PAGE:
Vulnerabilities – within an operating system (OS) or an application – can result from:
If vulnerabilities are known to exist in an operating system or an application – whether those vulnerabilities are intended or not – the software will be open to attack by malicious programs.
Of course, it’s possible to design an OS in a way that prevents new or unknown applications from gaining reasonably broad or complete access to files stored on the disk – or getting access to other applications running on the device. In effect, this type of restriction can boost security by blocking all malicious activity. However, this approach will also impose significant restrictions on legitimate applications – and that can be very undesirable.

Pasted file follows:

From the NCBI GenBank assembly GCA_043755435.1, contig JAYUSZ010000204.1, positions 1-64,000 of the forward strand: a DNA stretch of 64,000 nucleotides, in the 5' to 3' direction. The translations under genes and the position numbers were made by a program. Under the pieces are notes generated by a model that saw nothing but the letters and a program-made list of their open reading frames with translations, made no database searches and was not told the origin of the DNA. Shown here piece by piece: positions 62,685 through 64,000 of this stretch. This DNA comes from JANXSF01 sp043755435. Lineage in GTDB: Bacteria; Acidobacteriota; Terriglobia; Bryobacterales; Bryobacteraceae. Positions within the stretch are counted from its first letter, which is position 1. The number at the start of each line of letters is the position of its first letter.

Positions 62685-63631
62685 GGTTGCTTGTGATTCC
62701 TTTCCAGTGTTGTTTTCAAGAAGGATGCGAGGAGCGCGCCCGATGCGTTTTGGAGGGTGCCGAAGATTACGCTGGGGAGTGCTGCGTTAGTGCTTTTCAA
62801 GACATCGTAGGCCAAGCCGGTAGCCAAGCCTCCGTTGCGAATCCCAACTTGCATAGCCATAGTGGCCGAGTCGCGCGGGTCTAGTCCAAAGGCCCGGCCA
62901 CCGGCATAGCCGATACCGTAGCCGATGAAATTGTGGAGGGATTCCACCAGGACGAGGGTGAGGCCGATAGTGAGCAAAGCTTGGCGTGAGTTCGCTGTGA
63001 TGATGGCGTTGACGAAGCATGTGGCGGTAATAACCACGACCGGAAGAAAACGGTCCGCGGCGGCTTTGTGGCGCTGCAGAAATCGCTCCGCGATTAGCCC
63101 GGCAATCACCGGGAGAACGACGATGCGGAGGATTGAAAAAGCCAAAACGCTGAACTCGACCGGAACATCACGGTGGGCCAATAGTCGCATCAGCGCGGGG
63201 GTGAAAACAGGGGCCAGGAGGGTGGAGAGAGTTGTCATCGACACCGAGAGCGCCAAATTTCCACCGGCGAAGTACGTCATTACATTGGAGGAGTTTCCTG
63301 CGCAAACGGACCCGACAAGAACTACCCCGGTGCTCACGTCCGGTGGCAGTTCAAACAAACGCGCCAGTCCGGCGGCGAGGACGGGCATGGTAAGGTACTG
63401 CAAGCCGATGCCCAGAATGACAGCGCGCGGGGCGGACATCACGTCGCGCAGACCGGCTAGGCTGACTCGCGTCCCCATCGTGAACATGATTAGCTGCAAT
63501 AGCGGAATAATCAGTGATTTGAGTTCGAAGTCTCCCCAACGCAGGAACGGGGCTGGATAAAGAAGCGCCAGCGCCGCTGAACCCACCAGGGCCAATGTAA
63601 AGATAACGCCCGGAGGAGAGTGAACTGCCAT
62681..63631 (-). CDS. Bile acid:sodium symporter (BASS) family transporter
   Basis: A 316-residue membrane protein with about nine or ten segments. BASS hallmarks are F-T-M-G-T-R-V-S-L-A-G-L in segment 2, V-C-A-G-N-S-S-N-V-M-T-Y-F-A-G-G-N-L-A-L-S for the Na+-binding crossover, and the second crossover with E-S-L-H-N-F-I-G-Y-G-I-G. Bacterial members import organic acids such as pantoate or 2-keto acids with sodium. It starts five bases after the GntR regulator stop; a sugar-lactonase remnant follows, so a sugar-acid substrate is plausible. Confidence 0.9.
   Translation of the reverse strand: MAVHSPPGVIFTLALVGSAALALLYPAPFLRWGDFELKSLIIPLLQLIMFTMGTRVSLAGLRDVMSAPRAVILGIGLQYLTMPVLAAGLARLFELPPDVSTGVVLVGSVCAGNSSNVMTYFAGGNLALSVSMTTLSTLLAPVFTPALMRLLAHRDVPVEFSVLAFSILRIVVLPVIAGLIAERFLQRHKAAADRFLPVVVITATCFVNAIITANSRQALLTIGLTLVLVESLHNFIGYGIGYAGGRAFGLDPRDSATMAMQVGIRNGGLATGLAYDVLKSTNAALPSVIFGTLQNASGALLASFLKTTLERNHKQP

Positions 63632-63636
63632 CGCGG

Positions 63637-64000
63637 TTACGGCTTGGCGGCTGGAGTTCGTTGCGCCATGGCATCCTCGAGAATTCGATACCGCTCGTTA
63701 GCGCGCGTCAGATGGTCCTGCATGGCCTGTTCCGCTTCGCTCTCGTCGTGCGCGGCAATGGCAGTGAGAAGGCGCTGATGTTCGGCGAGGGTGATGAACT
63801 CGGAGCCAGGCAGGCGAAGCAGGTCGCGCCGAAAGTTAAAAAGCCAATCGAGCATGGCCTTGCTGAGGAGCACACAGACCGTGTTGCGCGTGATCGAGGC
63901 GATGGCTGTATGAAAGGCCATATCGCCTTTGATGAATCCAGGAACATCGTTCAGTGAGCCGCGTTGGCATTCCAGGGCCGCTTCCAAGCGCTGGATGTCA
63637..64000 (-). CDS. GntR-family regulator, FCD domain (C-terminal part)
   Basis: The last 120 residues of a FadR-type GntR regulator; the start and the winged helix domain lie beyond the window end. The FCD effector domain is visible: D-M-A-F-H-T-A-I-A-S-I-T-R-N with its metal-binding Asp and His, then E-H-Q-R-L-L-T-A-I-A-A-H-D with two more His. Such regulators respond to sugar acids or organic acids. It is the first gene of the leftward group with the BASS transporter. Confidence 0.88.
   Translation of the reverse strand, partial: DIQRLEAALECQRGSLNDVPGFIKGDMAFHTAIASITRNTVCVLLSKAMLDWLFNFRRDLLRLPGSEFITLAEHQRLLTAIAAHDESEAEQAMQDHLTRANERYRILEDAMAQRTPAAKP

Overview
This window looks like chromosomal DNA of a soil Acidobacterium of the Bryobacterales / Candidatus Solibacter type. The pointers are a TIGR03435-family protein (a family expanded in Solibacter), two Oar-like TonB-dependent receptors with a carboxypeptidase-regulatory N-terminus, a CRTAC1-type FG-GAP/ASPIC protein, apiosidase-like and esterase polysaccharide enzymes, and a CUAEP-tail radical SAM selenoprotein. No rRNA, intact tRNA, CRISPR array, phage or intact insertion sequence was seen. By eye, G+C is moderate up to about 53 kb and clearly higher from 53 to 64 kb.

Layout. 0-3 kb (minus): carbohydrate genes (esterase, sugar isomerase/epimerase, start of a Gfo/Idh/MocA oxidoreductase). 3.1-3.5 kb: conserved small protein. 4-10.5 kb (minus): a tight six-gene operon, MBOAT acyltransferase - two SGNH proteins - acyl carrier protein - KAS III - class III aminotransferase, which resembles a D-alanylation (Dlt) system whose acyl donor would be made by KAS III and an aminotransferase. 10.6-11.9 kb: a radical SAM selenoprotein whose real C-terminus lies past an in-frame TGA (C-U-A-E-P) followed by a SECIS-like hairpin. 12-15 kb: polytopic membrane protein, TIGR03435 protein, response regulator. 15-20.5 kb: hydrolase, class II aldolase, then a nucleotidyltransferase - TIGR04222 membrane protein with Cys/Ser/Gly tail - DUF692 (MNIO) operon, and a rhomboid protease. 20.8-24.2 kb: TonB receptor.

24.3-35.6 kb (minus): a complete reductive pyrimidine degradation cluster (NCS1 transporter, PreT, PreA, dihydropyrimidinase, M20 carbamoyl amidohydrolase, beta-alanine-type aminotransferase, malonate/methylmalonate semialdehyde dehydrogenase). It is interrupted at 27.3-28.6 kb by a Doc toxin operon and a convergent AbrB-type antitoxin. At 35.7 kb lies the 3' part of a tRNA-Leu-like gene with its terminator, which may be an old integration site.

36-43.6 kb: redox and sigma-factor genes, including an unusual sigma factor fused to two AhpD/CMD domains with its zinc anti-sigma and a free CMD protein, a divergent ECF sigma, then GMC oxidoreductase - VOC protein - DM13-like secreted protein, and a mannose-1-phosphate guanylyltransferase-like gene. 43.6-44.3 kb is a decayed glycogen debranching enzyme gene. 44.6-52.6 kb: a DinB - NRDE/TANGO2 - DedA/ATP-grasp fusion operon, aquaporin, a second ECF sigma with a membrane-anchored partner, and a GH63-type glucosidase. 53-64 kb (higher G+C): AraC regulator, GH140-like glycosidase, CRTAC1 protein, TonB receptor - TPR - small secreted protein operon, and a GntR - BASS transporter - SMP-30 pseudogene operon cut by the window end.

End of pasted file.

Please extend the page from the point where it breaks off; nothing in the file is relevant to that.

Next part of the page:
Here are some examples of closed and partly-closed systems:
If desktop operating systems, such as Windows or MacOS, were based on the principle of the ‘closed system’, it would be much more difficult – and maybe impossible in some cases – for independent companies to develop the wide range of third-party applications that consumers and businesses have come to rely on. In addition, the range of available web services would also be much smaller.
The Internet – and the world in general – would be a very different place:
To some extent, the risks that system vulnerability and malware bring may be the price we have to pay for living in a world where technology helps us to achieve our work and leisure objectives… more rapidly and more conveniently. However, choosing a rigorous antivirus solution can help to ensure you can enjoy technology’s benefits – in safety.
To discover the other factors that enable malware to thrive and survive, please click the following links: